Apollo 11's problem-filled lunar landing

When Neil Armstrong and Buzz Aldrin undocked their lunar lander Eagle from the command module Columbia 50 years ago, they knew they were headed for an adventure. But several problems popped up that nearly kept them from landing on the moon.

"I remember almost every word said during the descent while we were in Mission Control,” recalled astronaut Charles Duke, who served as Mission Control's link to the crew during the landing. “There was a lot of tension because we were having a lot of problems."

The first problem -- as they were coming down at 3,000 miles per hour, their signal back to Earth kept cutting out.

Then, the computer kept sounding the same type of alarm. Calls of “1202 alarm” and then “1201 alarm” rang out across the radio.

The computer was overwhelmed, so they decided to ignore it.

“We’re go. Hang tight, we’re go,” Duke told the crew.

As they pressed on, the astronauts noticed the computer was steering them toward a boulder zone and the side of a crater. Armstrong had to take over manual control – just as he did during his perilous Gemini 8 mission – then look out the window and try to find a smooth place to land.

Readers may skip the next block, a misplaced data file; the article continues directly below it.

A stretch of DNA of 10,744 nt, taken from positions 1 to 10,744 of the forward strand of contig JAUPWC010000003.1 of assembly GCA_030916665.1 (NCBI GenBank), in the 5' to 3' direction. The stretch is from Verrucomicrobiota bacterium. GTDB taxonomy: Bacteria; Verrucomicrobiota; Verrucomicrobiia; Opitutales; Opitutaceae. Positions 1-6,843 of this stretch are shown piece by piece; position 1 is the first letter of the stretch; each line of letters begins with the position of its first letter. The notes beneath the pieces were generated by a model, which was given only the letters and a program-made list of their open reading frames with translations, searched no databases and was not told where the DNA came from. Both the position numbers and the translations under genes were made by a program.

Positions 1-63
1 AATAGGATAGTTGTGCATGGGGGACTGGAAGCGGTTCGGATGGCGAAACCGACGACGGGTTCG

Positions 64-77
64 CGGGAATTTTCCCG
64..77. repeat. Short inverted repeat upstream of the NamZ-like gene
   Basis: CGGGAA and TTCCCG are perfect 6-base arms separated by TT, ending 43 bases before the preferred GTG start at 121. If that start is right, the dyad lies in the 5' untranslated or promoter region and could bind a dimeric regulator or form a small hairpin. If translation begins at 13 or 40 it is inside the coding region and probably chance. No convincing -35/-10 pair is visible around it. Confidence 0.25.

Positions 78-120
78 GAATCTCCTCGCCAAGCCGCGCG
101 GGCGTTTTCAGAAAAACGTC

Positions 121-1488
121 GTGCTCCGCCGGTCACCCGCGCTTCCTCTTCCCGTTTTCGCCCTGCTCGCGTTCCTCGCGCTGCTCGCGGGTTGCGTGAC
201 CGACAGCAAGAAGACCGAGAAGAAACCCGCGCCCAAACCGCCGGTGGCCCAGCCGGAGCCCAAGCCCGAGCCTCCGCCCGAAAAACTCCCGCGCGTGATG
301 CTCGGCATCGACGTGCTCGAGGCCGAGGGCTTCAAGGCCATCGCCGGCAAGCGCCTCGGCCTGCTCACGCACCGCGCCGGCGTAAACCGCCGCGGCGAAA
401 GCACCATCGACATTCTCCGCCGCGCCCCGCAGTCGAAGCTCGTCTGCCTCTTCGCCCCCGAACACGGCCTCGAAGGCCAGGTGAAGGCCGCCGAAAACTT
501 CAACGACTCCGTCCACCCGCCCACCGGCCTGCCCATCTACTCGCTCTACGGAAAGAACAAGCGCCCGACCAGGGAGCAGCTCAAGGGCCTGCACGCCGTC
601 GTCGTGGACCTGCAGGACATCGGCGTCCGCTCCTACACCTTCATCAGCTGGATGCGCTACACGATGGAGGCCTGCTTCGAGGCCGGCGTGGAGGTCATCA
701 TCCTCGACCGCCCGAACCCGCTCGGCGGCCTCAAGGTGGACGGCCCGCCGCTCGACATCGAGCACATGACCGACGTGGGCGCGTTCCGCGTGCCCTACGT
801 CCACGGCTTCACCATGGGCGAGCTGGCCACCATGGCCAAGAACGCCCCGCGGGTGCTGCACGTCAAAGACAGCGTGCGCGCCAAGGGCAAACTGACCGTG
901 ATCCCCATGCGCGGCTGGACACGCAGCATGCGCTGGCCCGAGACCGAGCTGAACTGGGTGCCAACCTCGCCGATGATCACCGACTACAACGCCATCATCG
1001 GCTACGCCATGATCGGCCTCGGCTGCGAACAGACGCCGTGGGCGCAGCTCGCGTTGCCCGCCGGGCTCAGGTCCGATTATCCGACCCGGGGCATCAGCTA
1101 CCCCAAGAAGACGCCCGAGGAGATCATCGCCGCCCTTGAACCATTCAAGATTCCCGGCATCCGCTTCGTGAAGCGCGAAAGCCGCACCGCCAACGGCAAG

And that's when the fuel light came on because they were running on fumes. 

“Houston was biting their nails at the time, because they’re counting down the seconds of fuel left for that engine that's hovering them for a landing site,” engineer Jim Ogle recalled.

The Eagle finally landed in a flat dusty field we call the Sea of Tranquility. Experts have estimated that Armstrong and Aldrin had only 17 seconds of fuel left.

“We copy you down, Eagle?” Duke tentatively radioed to the crew, who returned the famous declaration, “The Eagle has landed.”

“We copy you on the ground,” Duke responded. “You got a bunch of guys about to turn blue; we’re breathing again. Thanks a lot.”


In Mission Control and in living rooms around the world, cheers broke out and even a few tears were shed.

“I probably came really close to crying during that time,” recovery engineer Milt Heflon remembered with a smile. “I don’t know, I probably did. I probably teared up.”